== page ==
Skip Tracing TCPA Problem for Debt Collector: Court Denies Class Certification; but Gives Plaintiff a Second Chance

Editor's note: This article is provided through a partnership between insideARM and Squire Patton Boggs LLP, which provides a steady stream of timely, insightful and entertaining takes on of the ever-evolving, never-a-dull-moment Telephone Consumer Protection Act. Squire Patton Boggs LLP—and all insideARM articles—are protected by copyright. All rights are reserved.

Well, here’s something you don’t like to see. A Plaintiff files a patently insufficient certification motion—lacking even basic evidence on the issue of numerosity—but is awarded both another bite at the apple and a little free guidance from the Court as to how to get the case certified. No bueno.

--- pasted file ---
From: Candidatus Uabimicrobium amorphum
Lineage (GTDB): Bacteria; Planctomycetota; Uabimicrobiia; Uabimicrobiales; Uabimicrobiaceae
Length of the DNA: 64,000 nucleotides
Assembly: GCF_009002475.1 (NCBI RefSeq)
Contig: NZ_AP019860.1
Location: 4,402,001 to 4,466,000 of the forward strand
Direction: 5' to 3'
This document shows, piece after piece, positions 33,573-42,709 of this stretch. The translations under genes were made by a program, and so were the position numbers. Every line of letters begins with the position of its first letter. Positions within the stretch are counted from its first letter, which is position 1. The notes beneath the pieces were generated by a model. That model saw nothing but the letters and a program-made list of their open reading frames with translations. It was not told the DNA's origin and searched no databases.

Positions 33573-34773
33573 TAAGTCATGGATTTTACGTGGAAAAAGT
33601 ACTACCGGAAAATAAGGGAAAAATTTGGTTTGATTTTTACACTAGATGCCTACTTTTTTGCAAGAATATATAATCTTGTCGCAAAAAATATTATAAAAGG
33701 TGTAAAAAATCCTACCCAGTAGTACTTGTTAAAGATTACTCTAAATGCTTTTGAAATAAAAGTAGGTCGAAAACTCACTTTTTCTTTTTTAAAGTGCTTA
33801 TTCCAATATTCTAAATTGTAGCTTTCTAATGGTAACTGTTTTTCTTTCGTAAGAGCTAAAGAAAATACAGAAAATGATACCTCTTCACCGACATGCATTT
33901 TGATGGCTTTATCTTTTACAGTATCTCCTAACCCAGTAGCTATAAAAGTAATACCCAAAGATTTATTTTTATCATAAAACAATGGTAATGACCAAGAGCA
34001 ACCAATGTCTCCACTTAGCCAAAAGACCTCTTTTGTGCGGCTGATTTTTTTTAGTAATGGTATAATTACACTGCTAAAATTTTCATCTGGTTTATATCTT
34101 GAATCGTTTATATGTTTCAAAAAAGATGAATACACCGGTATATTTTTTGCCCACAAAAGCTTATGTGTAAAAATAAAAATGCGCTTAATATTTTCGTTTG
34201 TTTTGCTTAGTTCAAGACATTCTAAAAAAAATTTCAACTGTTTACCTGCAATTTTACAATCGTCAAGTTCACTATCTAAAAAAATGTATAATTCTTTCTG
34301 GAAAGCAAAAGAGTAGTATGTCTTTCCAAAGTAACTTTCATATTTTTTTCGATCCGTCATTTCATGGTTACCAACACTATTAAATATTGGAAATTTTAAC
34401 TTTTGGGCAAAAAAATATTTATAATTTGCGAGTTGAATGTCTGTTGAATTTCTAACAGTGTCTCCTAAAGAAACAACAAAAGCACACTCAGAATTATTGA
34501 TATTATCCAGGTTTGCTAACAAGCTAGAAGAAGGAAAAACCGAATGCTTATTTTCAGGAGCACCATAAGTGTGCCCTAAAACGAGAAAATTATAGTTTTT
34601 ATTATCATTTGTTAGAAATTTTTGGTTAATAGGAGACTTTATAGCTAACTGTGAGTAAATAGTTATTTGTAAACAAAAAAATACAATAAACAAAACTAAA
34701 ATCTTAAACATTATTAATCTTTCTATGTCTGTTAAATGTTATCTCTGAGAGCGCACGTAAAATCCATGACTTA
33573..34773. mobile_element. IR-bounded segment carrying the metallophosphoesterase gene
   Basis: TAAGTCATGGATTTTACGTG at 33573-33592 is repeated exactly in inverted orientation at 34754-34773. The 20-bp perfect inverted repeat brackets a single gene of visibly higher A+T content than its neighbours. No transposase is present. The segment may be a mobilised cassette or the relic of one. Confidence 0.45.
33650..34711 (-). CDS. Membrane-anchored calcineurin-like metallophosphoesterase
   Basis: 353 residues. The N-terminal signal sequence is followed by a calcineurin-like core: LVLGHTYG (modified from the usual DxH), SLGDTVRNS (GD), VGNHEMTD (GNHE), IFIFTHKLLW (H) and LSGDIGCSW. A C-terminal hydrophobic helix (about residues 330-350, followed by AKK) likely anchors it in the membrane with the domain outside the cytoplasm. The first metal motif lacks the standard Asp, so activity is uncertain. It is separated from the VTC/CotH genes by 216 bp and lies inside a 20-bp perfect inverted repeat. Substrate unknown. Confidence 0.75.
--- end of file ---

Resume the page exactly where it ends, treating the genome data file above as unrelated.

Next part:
The case is Molinari v. Fin. Asset Mgmt. Sys., No. 18 C 1526, 2020 U.S. Dist. LEXIS 134045 (N.D. Ill.  July 29, 2020). The Plaintiff contends the defendant collection company routinely obtained skip traced phone numbers for debtors and loaded them into an autodialer for collection efforts. That sort of thing can get you in a lot of trouble.

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